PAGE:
Gunn’s attack had inflicted grievous damage, however. One of the main bearings was damaged and water was leaking, likely from cracks in the ballast tanks. Worse, the port side diesel engine had been knocked out, leaving U-966 with just one functioning generator.

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Rear-view photo from from Parish’s B-24 after dropping a depth charge. U.S military photo

Attack of the Liberators

Gunn’s sighting caused hulking four-engine Liberator bombers of the U.S. Navy to begin circling the area. The chunky B-24 was the most-produced military aircraft ever by the United States with around 18,500 built. It boasted long range of nearly 3,000 miles and decent speed, though it was little loved for its difficult handling characteristics.

The U.S. Navy and RAF Coastal Command operated a B-24D variant called the PBY4-1 and Liberator GR III, respectively equipped with a retractable radar dome and modified .50-caliber machine-gun turrets.

These far-flying Liberators were able to hunt in the “mid-Atlantic gap” previously beyond the reach of patrol planes, closing a window vulnerability U-boats had ruthlessly exploited.

Wolf kept U-966 submerged for as long as possible to avoid detection. But after four hours, his remaining generator was running low on air, so he re-surfaced at 8:30 A.M. Taking up the watch, Wolf ominously ordered his crew to put on life jackets.

Barely a half hour later at 8:59 A.M., the PB4Y-1 flown by Lt. Leonard Harmon from Navy patrol bomber squadron VB-105 detected U-966 at 44°15 North, 10° West — around 85 miles northwest of Spain.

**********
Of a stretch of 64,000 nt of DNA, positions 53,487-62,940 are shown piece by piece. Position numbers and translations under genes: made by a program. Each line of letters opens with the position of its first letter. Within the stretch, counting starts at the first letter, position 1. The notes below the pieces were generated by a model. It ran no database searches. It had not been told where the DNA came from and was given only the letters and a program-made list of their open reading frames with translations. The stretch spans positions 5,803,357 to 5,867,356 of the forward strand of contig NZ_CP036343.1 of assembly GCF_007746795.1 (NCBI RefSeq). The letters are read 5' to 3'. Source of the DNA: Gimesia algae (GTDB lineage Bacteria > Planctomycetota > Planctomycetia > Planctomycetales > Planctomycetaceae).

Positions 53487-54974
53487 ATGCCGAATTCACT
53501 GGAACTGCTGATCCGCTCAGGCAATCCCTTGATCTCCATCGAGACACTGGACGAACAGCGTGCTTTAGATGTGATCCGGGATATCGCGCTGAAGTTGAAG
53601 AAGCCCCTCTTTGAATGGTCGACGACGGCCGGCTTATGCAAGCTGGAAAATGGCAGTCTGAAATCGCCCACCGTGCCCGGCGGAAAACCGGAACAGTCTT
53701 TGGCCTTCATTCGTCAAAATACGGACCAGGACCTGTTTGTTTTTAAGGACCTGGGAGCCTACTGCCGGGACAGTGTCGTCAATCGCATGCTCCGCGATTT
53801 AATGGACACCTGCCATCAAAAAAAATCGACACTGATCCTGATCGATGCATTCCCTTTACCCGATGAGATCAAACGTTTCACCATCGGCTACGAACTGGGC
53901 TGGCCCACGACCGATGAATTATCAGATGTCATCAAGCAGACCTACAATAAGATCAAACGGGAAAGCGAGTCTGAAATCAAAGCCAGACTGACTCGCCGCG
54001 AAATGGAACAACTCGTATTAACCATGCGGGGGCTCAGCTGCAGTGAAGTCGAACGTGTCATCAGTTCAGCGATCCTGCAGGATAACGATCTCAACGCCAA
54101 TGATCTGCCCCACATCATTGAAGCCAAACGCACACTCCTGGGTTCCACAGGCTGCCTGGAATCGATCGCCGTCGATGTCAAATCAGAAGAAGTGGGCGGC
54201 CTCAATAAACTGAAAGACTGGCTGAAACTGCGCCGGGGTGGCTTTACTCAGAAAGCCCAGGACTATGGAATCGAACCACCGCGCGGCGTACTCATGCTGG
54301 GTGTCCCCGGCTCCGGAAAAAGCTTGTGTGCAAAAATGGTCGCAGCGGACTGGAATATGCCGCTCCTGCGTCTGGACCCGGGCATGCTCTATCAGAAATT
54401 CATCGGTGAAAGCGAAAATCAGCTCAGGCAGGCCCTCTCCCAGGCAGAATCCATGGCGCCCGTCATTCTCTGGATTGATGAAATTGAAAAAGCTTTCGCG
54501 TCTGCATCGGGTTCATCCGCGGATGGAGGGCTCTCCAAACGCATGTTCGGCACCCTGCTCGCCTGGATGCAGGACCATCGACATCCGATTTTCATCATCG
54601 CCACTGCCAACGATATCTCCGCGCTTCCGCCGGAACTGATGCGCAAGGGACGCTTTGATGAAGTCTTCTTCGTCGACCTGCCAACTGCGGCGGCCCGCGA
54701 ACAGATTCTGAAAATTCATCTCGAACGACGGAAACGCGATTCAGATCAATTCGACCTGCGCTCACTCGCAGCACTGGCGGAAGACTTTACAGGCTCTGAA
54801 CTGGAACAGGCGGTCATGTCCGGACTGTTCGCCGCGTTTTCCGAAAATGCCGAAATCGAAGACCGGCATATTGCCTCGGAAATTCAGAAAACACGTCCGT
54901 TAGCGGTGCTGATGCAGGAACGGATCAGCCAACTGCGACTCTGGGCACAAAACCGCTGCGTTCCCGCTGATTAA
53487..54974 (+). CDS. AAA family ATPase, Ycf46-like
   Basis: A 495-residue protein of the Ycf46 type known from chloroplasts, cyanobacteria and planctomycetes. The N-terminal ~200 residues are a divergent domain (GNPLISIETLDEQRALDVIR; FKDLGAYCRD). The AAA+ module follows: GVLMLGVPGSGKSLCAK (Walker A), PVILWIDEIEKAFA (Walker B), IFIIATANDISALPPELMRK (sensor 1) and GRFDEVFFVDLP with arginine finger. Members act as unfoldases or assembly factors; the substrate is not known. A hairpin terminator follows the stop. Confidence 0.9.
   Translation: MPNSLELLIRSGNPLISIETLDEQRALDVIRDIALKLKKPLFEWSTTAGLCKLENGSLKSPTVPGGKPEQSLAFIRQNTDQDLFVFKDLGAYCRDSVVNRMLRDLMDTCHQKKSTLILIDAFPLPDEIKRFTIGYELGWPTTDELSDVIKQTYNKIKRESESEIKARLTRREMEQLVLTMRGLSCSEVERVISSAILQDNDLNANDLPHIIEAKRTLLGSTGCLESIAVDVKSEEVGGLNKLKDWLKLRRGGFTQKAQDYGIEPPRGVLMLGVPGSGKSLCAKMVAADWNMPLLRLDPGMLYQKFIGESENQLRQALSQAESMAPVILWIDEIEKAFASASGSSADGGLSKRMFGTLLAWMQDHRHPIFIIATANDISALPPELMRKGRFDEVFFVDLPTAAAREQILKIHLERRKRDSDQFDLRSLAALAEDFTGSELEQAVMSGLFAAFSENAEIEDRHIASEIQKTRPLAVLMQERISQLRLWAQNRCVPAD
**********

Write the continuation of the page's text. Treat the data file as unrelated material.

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This time, helmsman Hein Maslock spotted the attacker approaching from 260 degrees. The U-boat’s flak cannons riddled the B-24’s port tail and stabilizer, jammed its open bomb bay doors and disabled the hydraulic release mechanism for the depth charges.

Unable to drop the charges, Harmon’s B-24 instead made two strafing runs, shooting 2,000 rounds of .50-caliber into the submarine before limping home trailing smoke.

U-966 was next picked up at 11:40 A.M. just 18 miles northwest of Spain by a Liberator from VB-103 piloted by Lt. Kenneth Wright. The Navy Reserve pilot had earlier dodged interception by two Junker 88Rs, radar-equipped fighter bombers used by the Luftwaffe to hunt the lumbering Allied patrol planes over the Atlantic.

Ten minutes later, Wright unleashed a pattern of five Mark 24 depth charges that injured three German sailors. Then he swiveled around and launched an acoustic homing torpedo. This missed, as it wasn’t designed to attack surfaced submarines. The U-boat was now trailing an oil slick behind it.

Wright harried U-966 for an entire hour until 1:05 P.M., when he was joined by the VB-110 Liberator flown by Lt. W. Parish, who unleashed all six charges 100 feet parallel to the submarine’s starboard side, nearly pitching it over on the port side.

At some point, one of the depth charges actually struck U-966 and got stuck in its hull vents without exploding.

Wolf aggressively maneuvered the submarine to frustrate the bomber’s aim. The flak gunners stitched the skies with more than 12,000 20- and 37-millimeter shells, until one of the twin 20-millimeter cannons overheated and exploded, mortally injuring a gunner.

Wright finally began flying home at 1:30 P.M. The badly-damaged submarine was now just 10 miles away from neutral Spain’s Galician coast. The German crew recalled seeing “the white houses and church tower of Cariño.”